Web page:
The fundraising foundation for Fairfax County schools held its first event to introduce itself to the business community on Wednesday, part of a growing push by the school system to create more partnerships with the private sector.
The Foundation for FCPS was created in late 2010 as a partnership between the county’s school system and Chamber of Commerce.
After three years laying groundwork, the foundation brought Executive Director Mike Infurnari on board in January and with Superintendent Karen Garza is ramping up efforts to bring donations to the school system.
The school system is dealing with increased enrollment and demographic shifts toward a more diverse population that are squeezing an already tight budget. And relief in the form of government funding is not on the horizon. This year, the school district received $46 million less than Garza requested from the county’s Board of Supervisors.
“Our ability as a community to overcome our challenges will require new and creative alliances,” Garza told gathered business leaders. “We want you to stand with us.”
Both Infurnari and Foundation Chairman Jerry Gordon referred to Wednesday’s event, which brought close to 150 school officials and business leaders together at the Ritz-Carlton in Tysons Corner, as the true kick-off point for the organization.
Gordon is not only chairman of the foundation’s board of directors but also president and CEO of the Fairfax County Economic Development Authority. He sees the school system as an economic driver for the county and his words to businesses mirrored that belief.
A strong school system attracts businesses to the county, Gordon said. It also brings top employees to the county, he continued, both in the form of graduates from county schools and in the form of families who migrate from other areas for the high-quality education.
Garza took a different tack in trying to get corporate leaders to see the value of the school system for the local economy.
“I often say, the closer you get, the better we look,” Garza said. “When you come volunteer in our classrooms, you can’t help but be impressed.”
The school system has a well-established and growing cadre of smaller-scale connections between businesses and local schools.
Time Warner Cable, which has an office in Herndon, partnered with nearby Hutchison Elementary starting in the 2010-11 school year. The relationship started as Time Warner Cable employees serving as math mentors for students, and it has blossomed since then.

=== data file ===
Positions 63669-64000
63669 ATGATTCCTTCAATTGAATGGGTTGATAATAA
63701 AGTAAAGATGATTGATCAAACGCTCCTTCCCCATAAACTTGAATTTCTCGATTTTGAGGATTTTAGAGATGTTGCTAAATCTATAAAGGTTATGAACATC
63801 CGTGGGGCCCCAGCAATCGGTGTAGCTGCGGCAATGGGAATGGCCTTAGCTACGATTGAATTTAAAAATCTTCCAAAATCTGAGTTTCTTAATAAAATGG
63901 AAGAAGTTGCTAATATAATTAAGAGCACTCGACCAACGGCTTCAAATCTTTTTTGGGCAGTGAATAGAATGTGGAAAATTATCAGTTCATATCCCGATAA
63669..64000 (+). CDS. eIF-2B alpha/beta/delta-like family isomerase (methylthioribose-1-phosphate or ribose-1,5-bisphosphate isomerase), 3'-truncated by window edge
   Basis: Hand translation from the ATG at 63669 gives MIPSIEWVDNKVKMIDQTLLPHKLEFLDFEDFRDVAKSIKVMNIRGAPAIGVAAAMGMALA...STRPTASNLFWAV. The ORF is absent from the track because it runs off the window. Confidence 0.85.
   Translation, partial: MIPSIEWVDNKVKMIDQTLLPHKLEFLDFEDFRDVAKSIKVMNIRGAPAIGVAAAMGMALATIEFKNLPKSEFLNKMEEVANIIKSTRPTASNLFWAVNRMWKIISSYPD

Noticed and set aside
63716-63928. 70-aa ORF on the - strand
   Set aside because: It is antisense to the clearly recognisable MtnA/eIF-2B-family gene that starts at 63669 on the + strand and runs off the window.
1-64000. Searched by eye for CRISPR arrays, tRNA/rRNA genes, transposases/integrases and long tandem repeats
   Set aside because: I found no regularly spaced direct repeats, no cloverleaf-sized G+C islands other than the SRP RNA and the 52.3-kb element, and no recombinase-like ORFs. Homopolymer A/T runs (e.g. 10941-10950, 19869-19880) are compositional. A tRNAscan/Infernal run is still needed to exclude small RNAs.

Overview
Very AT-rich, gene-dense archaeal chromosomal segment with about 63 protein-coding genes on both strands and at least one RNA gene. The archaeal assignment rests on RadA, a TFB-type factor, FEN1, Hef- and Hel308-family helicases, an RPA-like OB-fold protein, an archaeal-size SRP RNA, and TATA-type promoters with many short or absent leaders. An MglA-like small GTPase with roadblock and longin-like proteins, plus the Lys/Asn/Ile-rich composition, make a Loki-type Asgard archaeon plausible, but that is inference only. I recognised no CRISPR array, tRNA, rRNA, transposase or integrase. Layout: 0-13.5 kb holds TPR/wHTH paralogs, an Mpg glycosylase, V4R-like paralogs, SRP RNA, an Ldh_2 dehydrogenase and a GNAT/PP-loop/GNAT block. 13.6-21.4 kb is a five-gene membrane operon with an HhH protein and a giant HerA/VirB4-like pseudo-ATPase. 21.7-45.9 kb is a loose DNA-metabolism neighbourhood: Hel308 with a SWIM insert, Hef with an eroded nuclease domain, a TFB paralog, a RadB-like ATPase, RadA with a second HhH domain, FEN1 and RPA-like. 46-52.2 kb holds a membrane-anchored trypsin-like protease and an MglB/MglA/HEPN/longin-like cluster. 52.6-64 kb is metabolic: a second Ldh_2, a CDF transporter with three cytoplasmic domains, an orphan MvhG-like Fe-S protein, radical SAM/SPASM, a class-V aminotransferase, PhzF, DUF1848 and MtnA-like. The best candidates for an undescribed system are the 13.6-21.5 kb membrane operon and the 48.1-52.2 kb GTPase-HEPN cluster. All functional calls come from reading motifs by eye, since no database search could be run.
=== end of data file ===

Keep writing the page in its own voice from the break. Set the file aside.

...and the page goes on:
Each school year, the company has hosted a golf tournament to raise money for the school, where 69 percent of students qualify for free or reduced-price meals. Over four years the total has reached more than $150,000, according to Hutchison Principal Judy Baldwin.
The school has used the funding from Time Warner Cable to start and maintain a STEM lab to enhance student instruction in the eponymous STEM subjects, science, technology, engineering and math. The money also goes toward a school-wide recycling program, classroom technology updates and science-related field trips.
“It’s a true collaboration, and when you see the effect on our children, you realize how valuable it is,” Baldwin said.
Partnerships such as this one are also an area the school system has targeted for growth, said Jay Garant, the FCPS administrator of business and community partnerships.
At the start of the school year, the school system introduced a new partnership starter online tool to more easily match businesses and schools looking for partners. This year, 30 new partnerships formed between schools and businesses, the most since Garant started in 2007.
Hundreds of partnerships now exist with businesses ranging from small companies to international corporations.
The Foundation for FCPS and Infurnari are collaborating with Garant to build on the success of these relationships for fundraising.
“Jay and I are two sides of a coin,” Infurnari said. “He takes the donations - of equipment, of time, of funding - that we can put in place right now, while I’m looking to build us down the line.”